To hear professional home inspectors tell it, Americans take better care of their automobiles than their homes. Consequently, every homebuyer should plan to spend the $400 to $600 necessary to have the house they like best throughly examined by an independent third party.
But wait: Before you make your final choice and order an inspection, you should do some preliminary investigating of your own. That way, you can protect against picking the wrong house and allowing a better-maintained property to slip away.
Even rookie buyers can get a good idea of just how well a house has been kept. Even when the seller has given the place a fresh shave and a haircut -- that is, painted the house and trimmed the lawn -- or done whatever else is necessary to make the property presentable, there can still be telltale signs that the seller hasn't been as diligent as he could have been.
For example, a clean furnace filter can be taken as an indication the house has been well cared for. But who's to say the seller didn't just change that filter for the first time in years? If the filter hasn't been changed regularly, the furnace hasn't been working efficiently and it may not last for its expected lifespan.
So how do you know? You don't. But if you spy a pile of spare filters, it's a pretty good sign that the owner is on the ball. Someone in the process of selling isn't buying extra filters she won't use.
Another clue that the furnace is in good shape: Look for a service log showing that the machine has been serviced regularly, at least once a year.
Of course, homebuyers, even those who have purchased several houses before, shouldn't substitute this kind of rudimentary investigation for a complete and exhaustive inspection by a trained professional. Even if the furnace has been serviced consistently, it could be on its last legs, and only a pro will be able to determine that.
If you are really interested in a property, make an appointment with the owner to return without an agent in tow. Give yourself plenty of time to give the place a good once-over.
Don't be afraid to kick the tires. You have every right to open closets, flush toilets, run the dishwasher through a full cycle, turn on all the stovetop burners, check the refrigerator and open the windows. The owners shouldn't object, not if they really want to sell.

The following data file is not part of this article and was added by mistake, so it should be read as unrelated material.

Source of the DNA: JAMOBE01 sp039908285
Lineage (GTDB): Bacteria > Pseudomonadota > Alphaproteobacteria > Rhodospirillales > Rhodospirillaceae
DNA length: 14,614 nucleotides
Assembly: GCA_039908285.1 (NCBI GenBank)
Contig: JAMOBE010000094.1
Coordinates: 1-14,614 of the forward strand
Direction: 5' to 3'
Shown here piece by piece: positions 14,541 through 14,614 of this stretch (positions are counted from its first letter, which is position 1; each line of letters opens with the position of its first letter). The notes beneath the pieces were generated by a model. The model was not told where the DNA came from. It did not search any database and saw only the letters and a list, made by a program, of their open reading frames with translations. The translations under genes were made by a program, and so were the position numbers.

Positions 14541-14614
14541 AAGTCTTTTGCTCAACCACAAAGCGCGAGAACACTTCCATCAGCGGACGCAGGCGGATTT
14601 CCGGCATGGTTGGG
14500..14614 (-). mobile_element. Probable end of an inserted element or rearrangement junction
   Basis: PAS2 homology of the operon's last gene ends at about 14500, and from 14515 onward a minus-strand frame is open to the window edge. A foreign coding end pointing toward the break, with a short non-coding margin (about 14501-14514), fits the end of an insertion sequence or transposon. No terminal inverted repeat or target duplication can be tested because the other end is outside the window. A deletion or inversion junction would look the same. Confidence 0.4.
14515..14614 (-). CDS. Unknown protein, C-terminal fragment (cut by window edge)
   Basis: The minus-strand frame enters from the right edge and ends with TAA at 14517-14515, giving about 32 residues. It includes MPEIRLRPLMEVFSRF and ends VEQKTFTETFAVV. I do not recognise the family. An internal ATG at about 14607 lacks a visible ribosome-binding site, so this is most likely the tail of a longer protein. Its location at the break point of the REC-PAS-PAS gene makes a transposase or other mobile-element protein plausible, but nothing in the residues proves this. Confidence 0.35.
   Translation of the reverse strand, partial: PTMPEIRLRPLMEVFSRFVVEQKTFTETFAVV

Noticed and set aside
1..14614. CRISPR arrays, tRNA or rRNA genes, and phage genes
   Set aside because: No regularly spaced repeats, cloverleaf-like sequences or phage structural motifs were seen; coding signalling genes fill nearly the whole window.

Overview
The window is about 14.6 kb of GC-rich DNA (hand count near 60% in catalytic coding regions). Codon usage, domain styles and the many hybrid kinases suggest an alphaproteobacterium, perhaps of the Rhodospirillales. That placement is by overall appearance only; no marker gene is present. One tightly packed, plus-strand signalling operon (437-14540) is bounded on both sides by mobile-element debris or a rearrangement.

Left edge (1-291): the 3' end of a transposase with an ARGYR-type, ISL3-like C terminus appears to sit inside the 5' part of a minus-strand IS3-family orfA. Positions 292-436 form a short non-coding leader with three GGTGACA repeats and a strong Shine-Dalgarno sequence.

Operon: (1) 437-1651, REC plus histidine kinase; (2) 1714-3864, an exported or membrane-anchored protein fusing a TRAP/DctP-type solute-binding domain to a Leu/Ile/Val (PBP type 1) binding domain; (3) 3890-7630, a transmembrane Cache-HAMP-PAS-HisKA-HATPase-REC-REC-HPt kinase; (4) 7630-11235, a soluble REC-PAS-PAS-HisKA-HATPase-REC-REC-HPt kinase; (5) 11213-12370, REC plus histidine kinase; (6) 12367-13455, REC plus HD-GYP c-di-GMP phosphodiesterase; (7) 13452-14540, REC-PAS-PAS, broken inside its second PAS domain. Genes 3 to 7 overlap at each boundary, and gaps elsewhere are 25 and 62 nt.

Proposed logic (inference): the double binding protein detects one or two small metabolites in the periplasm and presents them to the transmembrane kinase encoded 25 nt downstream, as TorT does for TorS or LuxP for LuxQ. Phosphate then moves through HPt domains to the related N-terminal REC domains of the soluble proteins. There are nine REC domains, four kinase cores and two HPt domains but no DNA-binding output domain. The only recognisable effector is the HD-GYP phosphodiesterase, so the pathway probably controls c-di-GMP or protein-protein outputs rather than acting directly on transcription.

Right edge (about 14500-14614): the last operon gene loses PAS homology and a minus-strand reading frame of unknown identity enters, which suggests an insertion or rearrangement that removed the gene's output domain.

You don't want to put every house you tour under this kind of microscope. That would be counterproductive. But once you narrow your choices down to two or three, it's time to take a harder look. Then, after you make your final decision, it's time to call in the experts.
Here, in no particular order, are some other suggestions from professional inspectors to help you decide if the properties you are considering are inspection-worthy:
-- If the house has a basement, follow your nose. If there is a damp, musty smell, there's usually an issue. A dehumidifier is another tip-off to a wet basement. They aren't part of the decor.
Also, look for stains or rot where the stringers, or side pieces, on the basement steps touch the floor. If there is a water problem, the moisture will wick into the wood.
If there is nothing on the basement floor, that could be a sign of water issues. Inspectors love to see stacks of old magazines in the corner with spider webs. That means those items have been there a long time, and that there is no water problem.
-- After water issues, improper electrical wiring is the second most common defect found by home inspectors. But while it is difficult for an amateur to determine if the electrical system is adequate, there are clues.
If you see a lot of fuses lying around, especially burnt-out ones, it's a dead giveaway that the wiring is probably undersized. Another sure-fire indication that the wiring is insufficient: a bunch of extension cords snaking around, hither and yon.
-- Roofing problems are also fairly common, so look for shingles that are cupping at the corners. They may have to be replaced. If the roof appears to be sagging between the joists, the entire thing may have to be removed. And if there are already two layers of shingles, the cost to fix it could be 20 percent higher or more.
If the house has been well-maintained, the owner will know exactly how many layers are on the roof, the age of the top layer and if new sheathing has been put down between the two layers.
-- Some owners will try to hide water damage in their bathrooms by recaulking and grouting tiles. But you can beat them at their own game by tapping on the tile where it hits the tub or shower floor. The tile should sound, and feel, solid. If it sounds hollow, give it a nudge to see if there is any give to the wall. If there is, something's going on behind there that isn't good.
-- Turn on the faucets on the bathroom sink and tub, and flush the toilet, all at the same time. If there is an appreciable drop in water flow, there could be a serious pressure problem, possibly caused by mineral buildup in old pipes.
-- Maybe 1 in 20 houses examined by the pros qualifies as well-maintained. But if the seller keeps a maintenance log backed by files of receipts, warranties, instruction manuals and color swatches, it's probably a safe bet that the house has been a labor of love.
Neatness counts, too. There should be access to all space, and nothing should be blocking the furnace or electrical panel.